Bill Winter - Page 3

Author
Matt Boersma
Original Publication Date
01/31/2006

BW: We need a comprehensive plan that provides full medical coverage for every American! Right now we have over 100 million Americans who are underinsured for health coverage, 44 million Americans who do not have health care coverage at any given time, and at least 20 million who do not have it permanently. I'm one of them. I don't have any health care coverage.

Almost two years ago I donated a kidney to my sister in law because it was the right thing to do. Now I'm considered to have a pre-existing condition and health care coverage costs more. I can't afford it. That's wrong on many levels, the most obvious being that we shouldn't punish people for being organ donors.

But health care is a crisis in a much larger sense and the Republican Party has no answers. Health care premiums for the average family in America increased by an average of 9.5 percent in 2005. That growth is more than three times the growth in the average American worker's earnings. People look at CD-6 and think everyone here is wealthy, and it's true that this is, per capita, one of the wealthiest Congressional districts in the entire country.

But the truth is that many people in this district are struggling in this economy. They have mortgages, and kids in college, and younger kids, and they have to pay for gas, and their heating bills are going through the roof. And on top of all that, the money they pay for health care keeps going up. Diane Swonk, chief economist for Mesirow Financial Corporation (http://www.mesirowfinancial.com), says "if you're rich, this is a great economy to be in, but other than that, it's not great."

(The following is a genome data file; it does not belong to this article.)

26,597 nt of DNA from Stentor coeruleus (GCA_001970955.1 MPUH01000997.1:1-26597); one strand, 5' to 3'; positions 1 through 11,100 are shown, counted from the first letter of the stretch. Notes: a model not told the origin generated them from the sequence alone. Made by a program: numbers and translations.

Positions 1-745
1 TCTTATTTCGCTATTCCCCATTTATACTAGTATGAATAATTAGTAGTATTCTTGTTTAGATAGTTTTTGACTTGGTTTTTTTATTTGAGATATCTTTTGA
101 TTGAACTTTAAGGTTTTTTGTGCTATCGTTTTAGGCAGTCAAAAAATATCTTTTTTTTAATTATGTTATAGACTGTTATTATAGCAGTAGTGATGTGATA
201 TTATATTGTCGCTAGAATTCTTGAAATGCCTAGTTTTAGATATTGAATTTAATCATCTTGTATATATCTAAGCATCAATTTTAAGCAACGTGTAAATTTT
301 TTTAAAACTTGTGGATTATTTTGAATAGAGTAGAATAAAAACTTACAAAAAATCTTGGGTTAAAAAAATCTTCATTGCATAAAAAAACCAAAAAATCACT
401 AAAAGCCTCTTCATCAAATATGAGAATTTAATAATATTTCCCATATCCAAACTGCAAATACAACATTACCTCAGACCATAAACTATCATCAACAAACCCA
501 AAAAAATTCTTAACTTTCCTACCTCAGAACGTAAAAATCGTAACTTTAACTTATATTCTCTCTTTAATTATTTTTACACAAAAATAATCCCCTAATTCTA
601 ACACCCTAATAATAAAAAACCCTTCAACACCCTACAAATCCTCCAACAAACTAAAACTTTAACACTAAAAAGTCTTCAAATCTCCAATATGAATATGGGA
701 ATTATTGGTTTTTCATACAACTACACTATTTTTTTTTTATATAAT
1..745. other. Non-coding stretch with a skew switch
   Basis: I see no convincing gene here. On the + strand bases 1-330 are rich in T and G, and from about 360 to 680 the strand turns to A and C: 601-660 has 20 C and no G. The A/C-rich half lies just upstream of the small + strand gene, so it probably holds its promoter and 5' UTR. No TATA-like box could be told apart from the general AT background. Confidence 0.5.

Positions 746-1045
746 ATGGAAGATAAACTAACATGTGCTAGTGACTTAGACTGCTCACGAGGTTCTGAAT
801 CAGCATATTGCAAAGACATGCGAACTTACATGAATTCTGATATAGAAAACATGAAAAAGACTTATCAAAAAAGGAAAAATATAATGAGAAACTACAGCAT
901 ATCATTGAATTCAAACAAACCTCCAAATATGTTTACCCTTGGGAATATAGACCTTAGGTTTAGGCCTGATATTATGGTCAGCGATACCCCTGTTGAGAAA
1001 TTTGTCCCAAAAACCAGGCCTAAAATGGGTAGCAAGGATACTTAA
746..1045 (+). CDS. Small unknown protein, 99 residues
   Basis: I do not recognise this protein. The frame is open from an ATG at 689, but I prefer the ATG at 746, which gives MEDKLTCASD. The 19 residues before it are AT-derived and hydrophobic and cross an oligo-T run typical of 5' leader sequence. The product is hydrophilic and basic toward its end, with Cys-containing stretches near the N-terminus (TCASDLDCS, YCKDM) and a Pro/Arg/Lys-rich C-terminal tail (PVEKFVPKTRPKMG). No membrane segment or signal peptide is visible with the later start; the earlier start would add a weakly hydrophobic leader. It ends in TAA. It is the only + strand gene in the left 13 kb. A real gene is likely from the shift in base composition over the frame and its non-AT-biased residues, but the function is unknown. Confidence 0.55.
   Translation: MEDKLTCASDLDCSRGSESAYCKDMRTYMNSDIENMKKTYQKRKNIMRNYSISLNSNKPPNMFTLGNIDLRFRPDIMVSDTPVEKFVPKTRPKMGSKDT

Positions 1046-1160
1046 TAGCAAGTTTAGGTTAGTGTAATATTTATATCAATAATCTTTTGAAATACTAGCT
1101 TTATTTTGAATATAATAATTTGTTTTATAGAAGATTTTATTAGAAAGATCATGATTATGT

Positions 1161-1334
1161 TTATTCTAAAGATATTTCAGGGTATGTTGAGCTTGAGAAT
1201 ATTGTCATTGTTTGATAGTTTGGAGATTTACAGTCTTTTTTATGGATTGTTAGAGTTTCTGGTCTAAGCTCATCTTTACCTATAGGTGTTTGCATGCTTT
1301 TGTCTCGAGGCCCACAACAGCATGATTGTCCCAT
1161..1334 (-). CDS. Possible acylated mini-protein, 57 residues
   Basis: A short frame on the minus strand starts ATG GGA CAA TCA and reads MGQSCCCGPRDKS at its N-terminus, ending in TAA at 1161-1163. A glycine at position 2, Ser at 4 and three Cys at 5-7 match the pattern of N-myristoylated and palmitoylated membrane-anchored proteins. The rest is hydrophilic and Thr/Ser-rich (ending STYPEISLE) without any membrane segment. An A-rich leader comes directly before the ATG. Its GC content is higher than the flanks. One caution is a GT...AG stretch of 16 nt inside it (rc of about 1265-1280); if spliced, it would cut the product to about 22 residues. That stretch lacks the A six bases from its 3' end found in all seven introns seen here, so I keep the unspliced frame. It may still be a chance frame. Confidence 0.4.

I did not give ten years of my life to the Marine Corps and the Navy to build an America where the richest 3% of Americans have it great while the rest of us struggle as best we can. I believe we owe it to ourselves and our children to come up with a comprehensive, government—backed plan that provides health care for all Americans. The simple truth is that we are already paying for health care for uninsured Americans, but we are paying for it in emergency room visits, where it costs substantially more, rather than in preventive care, which costs substantially less! And on top of that, health care costs are making it more and more difficult for American companies to compete with their counterparts in other countries, who don't have to provide health care benefits. So it's an economic and national security issue as well.

But ultimately it's a human rights issue. Mr. Tancredo likes to cite "his deeply held conviction that abortion violates the sanctity of life." It's too bad that his "deeply held convictions" only apply to fetuses. He doesn't seem to care about how much those fetuses suffer and struggle once they become actual human beings. I do care and that's what makes me different from Tancredo.

And finally, beware of the "market based" proposals to be offered by Bush in his State of the Union address. Just as the primary purpose of his Social Security reforms, based on private accounts and market based reforms, was to put a lot of money in the pockets of New York investment firms that support him, so the primary purpose of these health care reforms will be to further enrich a subset of his supporters. Whenever you hear something is market based, look to see who is going to make the profit before you decide to support it!

ePMedia: You were part of Bill McCartney's football program when the University of Colorado Buffaloes went to the Orange Bowl in 1990. But recruiting violations, state audits, and the recent resignation and IRS investigation of coach Gary Barnett have cast a cloud over the team. As a CU graduate and a Douglas County high school football coach, what do you think about this scandal?